Nepal's government says it has detained 43 people, top political leaders and other activists, for their "own personal safety" as well as to maintain law and order.
A Home Ministry statement Wednesday says 25 of the detainees are being held in government centers and the rest, under house arrest.
Tuesday, nine United Nations human rights investigators called on Nepal's King Gyanendra to restore democracy in the country.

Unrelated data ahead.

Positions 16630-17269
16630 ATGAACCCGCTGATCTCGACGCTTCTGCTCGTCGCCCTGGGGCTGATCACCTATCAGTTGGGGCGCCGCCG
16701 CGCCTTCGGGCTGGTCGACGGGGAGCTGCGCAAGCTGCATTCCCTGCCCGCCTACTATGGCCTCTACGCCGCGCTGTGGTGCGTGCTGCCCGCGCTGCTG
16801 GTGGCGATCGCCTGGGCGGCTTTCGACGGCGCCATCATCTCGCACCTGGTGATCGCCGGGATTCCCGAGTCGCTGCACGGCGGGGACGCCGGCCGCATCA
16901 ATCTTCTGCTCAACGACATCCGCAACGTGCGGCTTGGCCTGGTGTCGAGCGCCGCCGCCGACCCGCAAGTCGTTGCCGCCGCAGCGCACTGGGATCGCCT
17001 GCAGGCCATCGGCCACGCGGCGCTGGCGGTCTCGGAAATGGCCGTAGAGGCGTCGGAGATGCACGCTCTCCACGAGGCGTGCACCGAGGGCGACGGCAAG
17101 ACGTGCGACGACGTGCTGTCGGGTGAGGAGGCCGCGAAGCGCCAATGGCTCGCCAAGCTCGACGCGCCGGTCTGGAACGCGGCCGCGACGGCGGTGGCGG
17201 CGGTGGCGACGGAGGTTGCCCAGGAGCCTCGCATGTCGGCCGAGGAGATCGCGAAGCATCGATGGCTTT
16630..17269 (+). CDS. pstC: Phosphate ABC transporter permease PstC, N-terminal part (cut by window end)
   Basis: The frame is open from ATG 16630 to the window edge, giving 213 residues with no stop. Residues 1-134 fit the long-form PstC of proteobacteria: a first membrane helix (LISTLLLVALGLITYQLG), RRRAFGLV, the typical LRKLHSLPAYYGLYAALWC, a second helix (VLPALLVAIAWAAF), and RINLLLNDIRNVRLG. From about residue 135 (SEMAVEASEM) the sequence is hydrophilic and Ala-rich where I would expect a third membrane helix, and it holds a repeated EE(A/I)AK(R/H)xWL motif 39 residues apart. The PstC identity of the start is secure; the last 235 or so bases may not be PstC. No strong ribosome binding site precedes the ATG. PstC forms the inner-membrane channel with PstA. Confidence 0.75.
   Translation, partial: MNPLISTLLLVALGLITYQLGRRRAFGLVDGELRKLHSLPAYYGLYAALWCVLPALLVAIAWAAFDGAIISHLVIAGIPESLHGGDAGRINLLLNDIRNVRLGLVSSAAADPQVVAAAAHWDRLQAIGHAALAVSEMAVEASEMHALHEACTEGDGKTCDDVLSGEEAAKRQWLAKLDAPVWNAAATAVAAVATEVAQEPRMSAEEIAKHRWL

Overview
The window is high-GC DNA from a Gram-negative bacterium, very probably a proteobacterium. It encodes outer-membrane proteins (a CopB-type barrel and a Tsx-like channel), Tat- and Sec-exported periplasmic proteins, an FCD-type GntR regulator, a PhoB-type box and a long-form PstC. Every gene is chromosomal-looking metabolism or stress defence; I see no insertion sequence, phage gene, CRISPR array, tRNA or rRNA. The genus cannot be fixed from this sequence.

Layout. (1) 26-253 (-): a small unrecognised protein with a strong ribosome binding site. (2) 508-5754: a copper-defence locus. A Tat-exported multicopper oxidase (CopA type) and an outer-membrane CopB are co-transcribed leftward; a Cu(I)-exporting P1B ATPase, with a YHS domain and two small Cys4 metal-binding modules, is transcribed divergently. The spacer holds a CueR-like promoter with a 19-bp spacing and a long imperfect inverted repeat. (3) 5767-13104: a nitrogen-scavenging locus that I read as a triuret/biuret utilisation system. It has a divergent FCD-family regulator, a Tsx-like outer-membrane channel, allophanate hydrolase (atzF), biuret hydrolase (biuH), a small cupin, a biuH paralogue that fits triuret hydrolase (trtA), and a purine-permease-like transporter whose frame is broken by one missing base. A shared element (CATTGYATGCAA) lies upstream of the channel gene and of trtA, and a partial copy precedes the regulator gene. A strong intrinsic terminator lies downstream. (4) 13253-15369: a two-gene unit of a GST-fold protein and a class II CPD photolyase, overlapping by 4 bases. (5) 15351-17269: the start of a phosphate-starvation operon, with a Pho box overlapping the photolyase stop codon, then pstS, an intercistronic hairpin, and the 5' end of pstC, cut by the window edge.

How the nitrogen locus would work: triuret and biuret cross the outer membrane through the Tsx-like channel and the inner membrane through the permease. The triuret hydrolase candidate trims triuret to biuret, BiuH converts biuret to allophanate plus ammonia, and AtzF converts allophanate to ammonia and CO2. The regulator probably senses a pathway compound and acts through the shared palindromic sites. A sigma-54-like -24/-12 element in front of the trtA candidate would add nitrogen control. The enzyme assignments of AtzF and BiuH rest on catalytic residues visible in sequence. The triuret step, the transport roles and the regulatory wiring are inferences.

The King dissolved the constitutional government, seized power, and declared a nationwide state of emergency on February first.
The monarch and his hand-picked government curtailed most civil rights, including criticism of security forces, and banned protest rallies.
Nepal's human rights groups say they plan to defy the ban by holding a protest demonstration on Thursday.
Some information for this report provided by Reuters, AP.